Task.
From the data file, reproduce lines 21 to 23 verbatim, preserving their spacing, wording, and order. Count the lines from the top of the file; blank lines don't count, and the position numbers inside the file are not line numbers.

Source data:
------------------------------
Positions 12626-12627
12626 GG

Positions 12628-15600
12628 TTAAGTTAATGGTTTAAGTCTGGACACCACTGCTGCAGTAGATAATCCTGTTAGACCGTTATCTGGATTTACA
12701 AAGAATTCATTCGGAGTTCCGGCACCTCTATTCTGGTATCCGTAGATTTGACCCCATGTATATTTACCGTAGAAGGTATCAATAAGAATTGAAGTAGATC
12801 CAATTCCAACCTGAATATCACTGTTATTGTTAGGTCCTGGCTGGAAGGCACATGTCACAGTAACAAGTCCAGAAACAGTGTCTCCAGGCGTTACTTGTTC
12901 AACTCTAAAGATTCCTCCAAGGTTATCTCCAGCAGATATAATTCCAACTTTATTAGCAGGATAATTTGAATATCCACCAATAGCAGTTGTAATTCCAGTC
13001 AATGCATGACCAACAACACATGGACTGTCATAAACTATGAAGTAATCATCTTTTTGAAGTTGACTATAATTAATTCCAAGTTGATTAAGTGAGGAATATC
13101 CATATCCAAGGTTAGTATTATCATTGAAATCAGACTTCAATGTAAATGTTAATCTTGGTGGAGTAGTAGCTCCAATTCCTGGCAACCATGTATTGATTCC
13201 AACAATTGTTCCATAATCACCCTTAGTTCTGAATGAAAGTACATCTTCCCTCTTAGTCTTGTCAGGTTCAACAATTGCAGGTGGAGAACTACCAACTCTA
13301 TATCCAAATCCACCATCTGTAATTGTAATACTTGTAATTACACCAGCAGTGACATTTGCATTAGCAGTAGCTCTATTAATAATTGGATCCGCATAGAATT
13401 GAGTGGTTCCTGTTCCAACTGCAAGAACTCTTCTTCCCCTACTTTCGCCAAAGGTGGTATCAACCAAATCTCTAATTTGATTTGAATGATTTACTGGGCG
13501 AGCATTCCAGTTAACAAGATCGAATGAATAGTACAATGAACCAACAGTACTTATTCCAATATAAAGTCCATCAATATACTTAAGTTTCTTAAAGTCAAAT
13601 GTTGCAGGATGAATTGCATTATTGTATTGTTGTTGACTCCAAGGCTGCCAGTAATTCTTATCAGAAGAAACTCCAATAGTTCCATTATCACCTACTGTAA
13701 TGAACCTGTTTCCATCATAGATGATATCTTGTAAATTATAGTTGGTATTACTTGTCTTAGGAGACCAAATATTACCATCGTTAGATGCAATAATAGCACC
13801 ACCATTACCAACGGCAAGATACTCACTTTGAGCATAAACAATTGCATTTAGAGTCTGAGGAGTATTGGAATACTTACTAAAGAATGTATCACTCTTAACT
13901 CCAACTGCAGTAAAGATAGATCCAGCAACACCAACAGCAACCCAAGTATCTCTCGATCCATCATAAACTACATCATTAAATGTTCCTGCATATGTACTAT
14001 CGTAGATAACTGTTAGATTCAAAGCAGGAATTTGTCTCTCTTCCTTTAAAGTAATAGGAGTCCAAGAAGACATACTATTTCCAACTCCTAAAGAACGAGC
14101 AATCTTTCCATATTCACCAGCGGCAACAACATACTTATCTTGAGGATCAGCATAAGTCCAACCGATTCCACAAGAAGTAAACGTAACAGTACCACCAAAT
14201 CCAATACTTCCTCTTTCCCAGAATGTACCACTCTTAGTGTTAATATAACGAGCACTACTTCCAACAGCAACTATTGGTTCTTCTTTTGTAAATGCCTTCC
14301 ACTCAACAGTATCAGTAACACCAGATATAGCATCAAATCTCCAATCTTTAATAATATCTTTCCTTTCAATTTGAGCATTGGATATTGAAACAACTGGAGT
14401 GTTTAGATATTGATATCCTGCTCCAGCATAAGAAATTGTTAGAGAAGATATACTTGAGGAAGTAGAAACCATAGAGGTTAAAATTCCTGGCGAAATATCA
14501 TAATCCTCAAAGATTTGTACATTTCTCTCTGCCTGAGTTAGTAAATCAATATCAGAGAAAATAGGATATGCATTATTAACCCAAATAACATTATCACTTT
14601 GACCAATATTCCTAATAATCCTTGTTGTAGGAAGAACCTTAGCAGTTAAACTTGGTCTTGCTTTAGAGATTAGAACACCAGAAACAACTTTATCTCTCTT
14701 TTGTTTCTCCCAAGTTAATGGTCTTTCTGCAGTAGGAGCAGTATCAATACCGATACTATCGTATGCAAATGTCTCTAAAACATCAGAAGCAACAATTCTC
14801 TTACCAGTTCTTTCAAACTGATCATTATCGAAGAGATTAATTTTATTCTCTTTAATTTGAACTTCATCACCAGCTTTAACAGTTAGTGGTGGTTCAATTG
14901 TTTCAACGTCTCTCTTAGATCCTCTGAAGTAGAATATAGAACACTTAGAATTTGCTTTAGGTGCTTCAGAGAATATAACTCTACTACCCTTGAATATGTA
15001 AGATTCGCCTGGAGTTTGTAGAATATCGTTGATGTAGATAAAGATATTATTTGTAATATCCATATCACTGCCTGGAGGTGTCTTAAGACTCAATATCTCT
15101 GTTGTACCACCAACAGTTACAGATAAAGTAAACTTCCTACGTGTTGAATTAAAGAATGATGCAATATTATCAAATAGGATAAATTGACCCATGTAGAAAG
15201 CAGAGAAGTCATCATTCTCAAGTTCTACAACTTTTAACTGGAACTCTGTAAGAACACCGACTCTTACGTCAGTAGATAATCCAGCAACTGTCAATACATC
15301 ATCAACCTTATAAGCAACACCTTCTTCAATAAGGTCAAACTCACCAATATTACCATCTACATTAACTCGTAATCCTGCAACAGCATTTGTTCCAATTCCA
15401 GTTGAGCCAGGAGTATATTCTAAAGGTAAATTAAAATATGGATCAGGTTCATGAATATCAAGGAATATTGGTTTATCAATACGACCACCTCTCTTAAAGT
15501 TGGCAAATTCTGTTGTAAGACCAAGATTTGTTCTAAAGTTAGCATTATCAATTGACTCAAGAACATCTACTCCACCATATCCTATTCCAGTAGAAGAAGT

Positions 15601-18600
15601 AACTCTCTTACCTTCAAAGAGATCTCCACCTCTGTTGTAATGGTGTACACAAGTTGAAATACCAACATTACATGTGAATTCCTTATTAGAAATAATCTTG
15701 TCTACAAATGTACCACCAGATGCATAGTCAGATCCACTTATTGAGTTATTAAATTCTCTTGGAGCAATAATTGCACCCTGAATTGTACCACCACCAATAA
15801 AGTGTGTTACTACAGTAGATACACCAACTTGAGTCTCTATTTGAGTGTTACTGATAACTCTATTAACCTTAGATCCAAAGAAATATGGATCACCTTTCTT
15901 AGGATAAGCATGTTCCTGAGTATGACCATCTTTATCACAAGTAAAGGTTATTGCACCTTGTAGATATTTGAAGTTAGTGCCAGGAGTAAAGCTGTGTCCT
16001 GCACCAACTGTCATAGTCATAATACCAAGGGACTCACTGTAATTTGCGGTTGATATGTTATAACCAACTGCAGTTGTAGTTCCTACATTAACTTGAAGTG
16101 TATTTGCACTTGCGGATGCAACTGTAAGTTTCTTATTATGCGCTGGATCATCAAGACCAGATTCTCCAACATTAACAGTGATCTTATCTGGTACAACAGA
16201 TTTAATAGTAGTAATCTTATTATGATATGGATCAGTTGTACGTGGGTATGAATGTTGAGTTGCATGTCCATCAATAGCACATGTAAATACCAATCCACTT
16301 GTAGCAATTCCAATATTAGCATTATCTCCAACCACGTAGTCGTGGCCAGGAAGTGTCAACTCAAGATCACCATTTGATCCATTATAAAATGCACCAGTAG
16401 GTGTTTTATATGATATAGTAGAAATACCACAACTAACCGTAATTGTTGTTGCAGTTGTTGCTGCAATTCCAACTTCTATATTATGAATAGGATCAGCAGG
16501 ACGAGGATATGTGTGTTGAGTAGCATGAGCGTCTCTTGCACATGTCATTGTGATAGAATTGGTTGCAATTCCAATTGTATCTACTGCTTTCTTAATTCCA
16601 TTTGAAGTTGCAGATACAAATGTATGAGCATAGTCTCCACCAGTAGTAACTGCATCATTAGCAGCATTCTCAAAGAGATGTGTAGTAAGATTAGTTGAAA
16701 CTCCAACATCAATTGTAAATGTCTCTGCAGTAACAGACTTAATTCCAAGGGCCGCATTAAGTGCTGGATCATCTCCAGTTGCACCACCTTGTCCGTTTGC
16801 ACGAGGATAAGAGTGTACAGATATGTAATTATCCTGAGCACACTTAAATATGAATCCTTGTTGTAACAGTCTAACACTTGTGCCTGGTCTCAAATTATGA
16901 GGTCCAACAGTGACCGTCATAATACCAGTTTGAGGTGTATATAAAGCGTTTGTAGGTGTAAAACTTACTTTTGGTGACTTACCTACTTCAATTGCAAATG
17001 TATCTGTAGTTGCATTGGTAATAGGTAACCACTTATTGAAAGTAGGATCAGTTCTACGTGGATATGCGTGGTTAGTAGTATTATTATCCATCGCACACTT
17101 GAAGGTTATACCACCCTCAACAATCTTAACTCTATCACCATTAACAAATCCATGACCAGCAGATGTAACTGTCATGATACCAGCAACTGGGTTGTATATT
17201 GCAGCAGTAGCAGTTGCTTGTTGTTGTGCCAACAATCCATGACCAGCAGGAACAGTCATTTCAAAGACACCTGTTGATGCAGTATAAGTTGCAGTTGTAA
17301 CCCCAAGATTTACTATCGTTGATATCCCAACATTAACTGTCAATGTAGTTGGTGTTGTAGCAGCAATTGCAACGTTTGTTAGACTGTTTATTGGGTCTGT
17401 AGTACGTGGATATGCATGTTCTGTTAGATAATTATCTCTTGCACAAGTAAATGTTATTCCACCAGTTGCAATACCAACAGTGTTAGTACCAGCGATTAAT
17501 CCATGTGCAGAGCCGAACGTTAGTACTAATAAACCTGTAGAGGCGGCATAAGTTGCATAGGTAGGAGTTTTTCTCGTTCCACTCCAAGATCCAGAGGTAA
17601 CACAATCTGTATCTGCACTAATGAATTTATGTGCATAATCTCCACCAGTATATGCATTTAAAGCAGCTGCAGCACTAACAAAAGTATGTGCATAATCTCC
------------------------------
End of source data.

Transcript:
14301 ACTCAACAGTATCAGTAACACCAGATATAGCATCAAATCTCCAATCTTTAATAATATCTTTCCTTTCAATTTGAGCATTGGATATTGAAACAACTGGAGT
14401 GTTTAGATATTGATATCCTGCTCCAGCATAAGAAATTGTTAGAGAAGATATACTTGAGGAAGTAGAAACCATAGAGGTTAAAATTCCTGGCGAAATATCA
14501 TAATCCTCAAAGATTTGTACATTTCTCTCTGCCTGAGTTAGTAAATCAATATCAGAGAAAATAGGATATGCATTATTAACCCAAATAACATTATCACTTT